Standardised Hardware Support Spec - Please Review

Matt Zimmerman mdz at
Fri Apr 6 13:03:20 UTC 2007

On Fri, Apr 06, 2007 at 08:56:32AM +0100, Alex Jones wrote:
> On Thu, 2007-04-05 at 21:39 +0100, Matt Zimmerman wrote:
> > On Thu, Apr 05, 2007 at 09:24:19PM +0100, Alex Jones wrote:
> > > (As a side thought, I'm not sure what constitutes "common" hardware, but
> > > I for one don't know a single person who owns a Palm device.)
> > 
> > I can see two or three Treos from here.  Whether they work with gnome-pilot
> > is another story, but if gnome-pilot doesn't work with a significant share
> > of current devices, the solution would be to remove it from the default
> > install, not add a new application to help the user remove it.
> You wouldn't necessarily /need/ a new application to help the user
> remove it if it was packaged like I am suggesting. You'd remove the HSP
> and the installed and unneeded support packages could be apt-get
> autoremove'd. Sorted.

Your proposal seemed to call for one: "something not too unlike the
Restricted Drivers manager".  Similarly, I don't see how a new set of
metapackages for every supported device (even if that were possible) helps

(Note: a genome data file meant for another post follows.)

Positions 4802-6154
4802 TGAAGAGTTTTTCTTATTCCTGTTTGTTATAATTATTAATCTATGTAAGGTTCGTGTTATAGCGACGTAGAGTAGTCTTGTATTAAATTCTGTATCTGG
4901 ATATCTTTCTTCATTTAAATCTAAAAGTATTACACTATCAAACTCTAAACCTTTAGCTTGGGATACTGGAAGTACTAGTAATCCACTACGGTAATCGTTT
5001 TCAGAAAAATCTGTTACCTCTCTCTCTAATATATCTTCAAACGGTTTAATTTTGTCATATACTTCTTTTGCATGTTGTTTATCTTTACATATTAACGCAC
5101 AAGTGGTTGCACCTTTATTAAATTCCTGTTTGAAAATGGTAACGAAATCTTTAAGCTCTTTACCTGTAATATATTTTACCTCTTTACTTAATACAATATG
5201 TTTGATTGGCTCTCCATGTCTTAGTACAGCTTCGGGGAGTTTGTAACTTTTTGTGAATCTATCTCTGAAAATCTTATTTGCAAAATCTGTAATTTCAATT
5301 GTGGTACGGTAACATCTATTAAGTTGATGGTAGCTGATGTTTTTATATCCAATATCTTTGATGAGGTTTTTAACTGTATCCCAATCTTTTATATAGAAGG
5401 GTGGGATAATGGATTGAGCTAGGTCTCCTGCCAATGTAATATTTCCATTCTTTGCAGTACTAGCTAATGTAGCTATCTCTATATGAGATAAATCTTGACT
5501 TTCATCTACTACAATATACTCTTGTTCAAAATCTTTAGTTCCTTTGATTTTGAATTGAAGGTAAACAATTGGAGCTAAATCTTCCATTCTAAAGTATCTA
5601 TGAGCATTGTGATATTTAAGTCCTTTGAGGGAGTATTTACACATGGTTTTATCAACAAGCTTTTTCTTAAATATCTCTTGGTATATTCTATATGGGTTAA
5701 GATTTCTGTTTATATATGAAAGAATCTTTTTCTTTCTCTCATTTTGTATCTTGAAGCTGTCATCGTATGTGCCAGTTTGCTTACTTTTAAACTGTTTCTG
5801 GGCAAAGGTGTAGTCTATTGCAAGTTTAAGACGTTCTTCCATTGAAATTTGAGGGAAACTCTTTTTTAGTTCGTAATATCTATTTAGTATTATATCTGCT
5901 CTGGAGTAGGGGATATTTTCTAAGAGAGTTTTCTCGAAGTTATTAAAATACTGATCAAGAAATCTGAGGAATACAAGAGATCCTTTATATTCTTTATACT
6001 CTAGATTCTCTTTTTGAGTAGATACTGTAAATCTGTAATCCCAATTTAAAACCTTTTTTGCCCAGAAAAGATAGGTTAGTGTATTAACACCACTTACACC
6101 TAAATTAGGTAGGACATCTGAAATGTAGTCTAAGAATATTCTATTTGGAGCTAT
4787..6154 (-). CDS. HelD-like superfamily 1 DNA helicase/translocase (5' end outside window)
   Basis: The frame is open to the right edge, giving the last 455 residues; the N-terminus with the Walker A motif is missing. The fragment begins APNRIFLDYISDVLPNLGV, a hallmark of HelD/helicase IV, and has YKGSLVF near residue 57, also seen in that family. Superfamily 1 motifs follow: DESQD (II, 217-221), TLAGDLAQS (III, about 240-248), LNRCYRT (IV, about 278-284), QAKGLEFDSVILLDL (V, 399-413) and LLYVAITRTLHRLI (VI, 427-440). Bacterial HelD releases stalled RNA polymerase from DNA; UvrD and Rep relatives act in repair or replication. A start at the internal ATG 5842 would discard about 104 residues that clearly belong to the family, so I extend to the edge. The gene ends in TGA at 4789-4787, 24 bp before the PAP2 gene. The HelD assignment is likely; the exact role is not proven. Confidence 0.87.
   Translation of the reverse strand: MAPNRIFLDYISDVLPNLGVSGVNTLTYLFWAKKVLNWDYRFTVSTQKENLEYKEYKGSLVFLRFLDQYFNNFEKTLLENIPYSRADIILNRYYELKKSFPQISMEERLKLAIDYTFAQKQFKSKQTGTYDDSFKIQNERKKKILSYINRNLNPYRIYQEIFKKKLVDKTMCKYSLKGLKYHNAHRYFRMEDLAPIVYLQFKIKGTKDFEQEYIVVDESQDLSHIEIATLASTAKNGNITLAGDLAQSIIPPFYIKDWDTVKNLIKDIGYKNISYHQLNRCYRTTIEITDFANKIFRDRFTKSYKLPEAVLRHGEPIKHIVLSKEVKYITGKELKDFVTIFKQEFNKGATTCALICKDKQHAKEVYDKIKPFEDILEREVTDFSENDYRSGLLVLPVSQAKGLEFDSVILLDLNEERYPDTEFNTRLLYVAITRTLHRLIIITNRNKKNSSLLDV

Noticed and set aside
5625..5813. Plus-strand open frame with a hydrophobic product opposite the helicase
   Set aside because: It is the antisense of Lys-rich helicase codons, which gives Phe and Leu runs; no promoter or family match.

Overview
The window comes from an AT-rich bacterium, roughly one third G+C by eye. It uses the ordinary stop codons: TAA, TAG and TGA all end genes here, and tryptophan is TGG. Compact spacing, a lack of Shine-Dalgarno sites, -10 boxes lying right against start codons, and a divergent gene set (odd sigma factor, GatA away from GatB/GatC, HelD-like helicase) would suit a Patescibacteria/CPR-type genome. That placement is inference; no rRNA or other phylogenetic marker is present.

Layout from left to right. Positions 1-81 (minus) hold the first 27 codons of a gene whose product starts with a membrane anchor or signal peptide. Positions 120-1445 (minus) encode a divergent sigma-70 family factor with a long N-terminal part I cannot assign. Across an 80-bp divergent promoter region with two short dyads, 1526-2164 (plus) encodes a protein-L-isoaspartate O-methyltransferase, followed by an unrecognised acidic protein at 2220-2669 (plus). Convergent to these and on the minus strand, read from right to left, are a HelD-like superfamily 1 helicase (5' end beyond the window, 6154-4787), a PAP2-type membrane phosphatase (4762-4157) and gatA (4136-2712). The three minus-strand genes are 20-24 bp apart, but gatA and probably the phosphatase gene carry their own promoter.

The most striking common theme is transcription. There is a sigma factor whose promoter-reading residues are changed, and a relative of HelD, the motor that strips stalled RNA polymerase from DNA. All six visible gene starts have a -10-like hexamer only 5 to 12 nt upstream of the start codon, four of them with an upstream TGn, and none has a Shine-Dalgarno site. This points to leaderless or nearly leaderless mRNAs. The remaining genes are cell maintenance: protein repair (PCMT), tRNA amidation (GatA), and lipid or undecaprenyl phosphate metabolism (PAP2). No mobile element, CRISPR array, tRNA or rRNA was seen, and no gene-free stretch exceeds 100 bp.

to simplify this.

If I'm bothered by the fact that there's a "PalmOS Devices" application in
my menu which I don't expect to need, I can use Add/Remove to find and
remove it easily, and its dependencies will be appropriately marked for
removal (though we don't yet clean those up automatically).  Likewise for
hplip, though its menu entry isn't even displayed by default.

> As it happens, all of this stuff is just dependency of ubuntu-desktop,
> meaning that it all gets reinstalled every time I do a distribution
> upgrade. *Groan*.

The solution to *that* problem is to change it from a Depends to a
Recommends in the desktop seed.  This is already the case for hplip in
Feisty, and the same can be done for gnome-pilot for Feisty+1 (we're too
close to release to make this sort of change for Feisty).  This is very easy
to do.

> I've noticed that in my restricted drivers manager, it has chosen to
> install "Lucent/Agere lindmodem controller driver". I didn't even think
> I had a modem, and even if I did, I certainly have zero use for it.
> What's the point in knowingly "infecting" my system with closed-source
> kernel modules when you don't even know if I want it?

The point is that you don't have to care unless you're interested.  Most
users don't want to think about installing drivers; they just want their
hardware to work.

Linux includes hundreds of device drivers, and although most users only
require a small number of these, and some of them are used only by a very
few users, we bundle as many as we can.  The disk space they consume is a
trivial concern compared to enabling hardware out of the box.

 - mdz

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